Here's the client-side function that is called from the onclick event of the Text Box control. Notice that it's calling another method. This is a call-back method called asynchronously with the client-side function, which we will wire-up from the server side.

    function FocusMe()

    {

    FocusThisWindowCallBack('FocusThisWindow');

    }



    In the code file (code-behind), because we're implementing the ICallbackEventHandler (see Part 1 for explanation), we can easily register scripts for the call back functionality.

       35    ' create a call back reference so that we can refocus to this window when the cursor is placed in the message text box
       36    Dim focusWindowCallBackReference As String = Page.ClientScript.GetCallbackEventReference(Me, "arg", "FocusThisWindow", "")
       37    Dim focusThisWindowCallBackScript As String = "function FocusThisWindowCallBack(arg, context) { " + focusWindowCallBackReference + "; }"
       38    Page.ClientScript.RegisterClientScriptBlock(Me.GetType(), "FocusThisWindowCallBack", focusThisWindowCallBackScript, True)


    Now, the magic happens in the ICallbackEventHandler's RaiseCallbackEvent method. The control was passed here when we called the FocusThisWindowCallBack('FocusThisWindow') from the client-side. The "eventArgument" works as as comma-delimited string variable, so if you passed more than one string as a parameter from the client-side function, all will be caught by this variable. Note that all callback methods from the client-side will pass through the RaiseCallbackEvent. With that said, in Part 1, we did not pass any parameter(s) from the Log Out callback method, because there's only one method that will pass through here. But now both the Log Out and the Message Text Box control's client-side onclick event will use the RaiseCallbackEvent. In short, we will differentiate who did the call back by checking the eventArgument's value.

    From the Chatroom.aspx code file:

      255     ''' <summary>
      256     ''' We're doing 2 things here now so we want to validate whether we're trying to "LogOut" or "FocusThisWindow"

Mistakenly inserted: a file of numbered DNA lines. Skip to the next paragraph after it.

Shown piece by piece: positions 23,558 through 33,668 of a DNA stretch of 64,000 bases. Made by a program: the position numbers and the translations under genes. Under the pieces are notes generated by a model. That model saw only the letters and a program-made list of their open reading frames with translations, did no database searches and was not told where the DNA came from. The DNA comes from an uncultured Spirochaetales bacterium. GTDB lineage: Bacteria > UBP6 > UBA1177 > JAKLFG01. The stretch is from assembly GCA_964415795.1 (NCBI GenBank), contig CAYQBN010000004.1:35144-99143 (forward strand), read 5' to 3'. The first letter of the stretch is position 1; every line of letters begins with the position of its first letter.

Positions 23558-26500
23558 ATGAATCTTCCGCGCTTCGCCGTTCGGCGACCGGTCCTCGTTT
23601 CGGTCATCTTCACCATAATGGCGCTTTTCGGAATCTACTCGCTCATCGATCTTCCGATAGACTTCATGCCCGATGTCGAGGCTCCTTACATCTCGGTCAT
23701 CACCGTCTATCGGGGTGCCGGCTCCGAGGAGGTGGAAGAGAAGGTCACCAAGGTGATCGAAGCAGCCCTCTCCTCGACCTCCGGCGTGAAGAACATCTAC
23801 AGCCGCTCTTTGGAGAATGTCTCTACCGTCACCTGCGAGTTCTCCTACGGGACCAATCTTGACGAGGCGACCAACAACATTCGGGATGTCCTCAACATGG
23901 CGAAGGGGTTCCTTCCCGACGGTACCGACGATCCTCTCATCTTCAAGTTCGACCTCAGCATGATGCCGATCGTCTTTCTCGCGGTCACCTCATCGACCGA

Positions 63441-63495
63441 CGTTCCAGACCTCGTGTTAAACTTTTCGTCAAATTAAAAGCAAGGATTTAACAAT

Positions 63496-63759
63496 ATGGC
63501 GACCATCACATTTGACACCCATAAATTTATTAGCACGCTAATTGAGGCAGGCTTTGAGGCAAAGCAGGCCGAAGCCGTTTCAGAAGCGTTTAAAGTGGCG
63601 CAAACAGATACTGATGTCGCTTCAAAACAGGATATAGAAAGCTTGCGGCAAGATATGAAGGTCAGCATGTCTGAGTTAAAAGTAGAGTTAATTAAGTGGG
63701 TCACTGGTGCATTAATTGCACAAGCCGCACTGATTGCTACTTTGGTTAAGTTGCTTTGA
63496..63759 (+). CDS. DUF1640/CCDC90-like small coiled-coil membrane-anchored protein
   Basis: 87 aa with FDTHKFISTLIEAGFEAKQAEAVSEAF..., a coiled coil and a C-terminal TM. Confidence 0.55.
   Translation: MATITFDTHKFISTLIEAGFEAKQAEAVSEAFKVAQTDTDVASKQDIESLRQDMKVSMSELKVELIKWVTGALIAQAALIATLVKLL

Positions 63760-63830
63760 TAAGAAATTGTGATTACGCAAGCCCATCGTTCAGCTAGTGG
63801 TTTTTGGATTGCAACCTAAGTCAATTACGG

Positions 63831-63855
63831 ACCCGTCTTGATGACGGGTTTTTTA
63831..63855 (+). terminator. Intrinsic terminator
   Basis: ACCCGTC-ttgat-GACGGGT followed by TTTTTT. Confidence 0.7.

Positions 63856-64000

257     ''' based on the eventArgument parameter that is passed via a JavaScript callback method
      258     ''' </summary>
      259     Public Sub RaiseCallbackEvent(ByVal eventArgument As String) Implements System.Web.UI.ICallbackEventHandler.RaiseCallbackEvent
      260         _callBackStatus = "failed"
      261 
      262         If Not String.IsNullOrEmpty(eventArgument) Then
      263             ' put back the focus on this window
      264             If eventArgument = "FocusThisWindow" Then
      265                 Me.FocusThisWindow()
      266             End If
      267         End If
      268 
      269         If Not String.IsNullOrEmpty(eventArgument) Then
      270             If eventArgument = "LogOut" Then
      271                 ' log out the user by deleting from the LoggedInUser table
      272                 Dim db As LinqChatDataContext = New LinqChatDataContext()
      273 
      274                 Dim loggedInUser = (From l In db.LoggedInUsers _
      275                                     Where l.UserID = Convert.ToInt32(Session("ChatUserID")) _
      276                                     And l.RoomID = Convert.ToInt32(lblRoomId.Text) _
      277                                     Select l).SingleOrDefault()
      278 
      279                 db.LoggedInUsers.DeleteOnSubmit(loggedInUser)
      280                 db.SubmitChanges()
      281 
      282                 ' insert a message that this user has logged out
      283                 Me.InsertMessage("Just logged out! " + DateTime.Now.ToString())
      284             End If
      285         End If
      286 
      287         _callBackStatus = "success"
      288     End Sub


    From the ChatWindow.aspx code file:

      139    Public Sub RaiseCallbackEvent(ByVal eventArgument As String) Implements System.Web.UI.ICallbackEventHandler.RaiseCallbackEvent
      140        If Not String.IsNullOrEmpty(eventArgument) Then
      141            If eventArgument = "FocusThisWindow" Then
      142                Dim chatWindowToFocus As String = lblFromUserId.Text & "_" & lblToUserId.Text
      143                Session("DefaultWindow") = chatWindowToFocus
      144                Me.FocusThisWindow()
      145            End If
      146        End If
      147    End Sub


Last Words:

Adding features to this web chat application using ASP.Net 3.5, LINQ-to-SQL, and ASP.Net AJAX surely made coding a whole lot faster, and therefore fun. Adding this private imming or chatting functionality took about an hour to complete. Doing this in ASP.Net 2.0 would have taken at least 3 times longer to complete. So kudos to the ASP.Net team. I'm planning to write a Part 3, but I'm not sure what to write about or what functionalities to add, so if you have any idea of the functionalities that I can add, please email me.


Code Download: Click here to download the code

As always, the code and the article are provided "As Is", there is absolutely no warranties. Use at your own risk.

Happy Coding!!!

Date Created: Saturday, August 9, 2008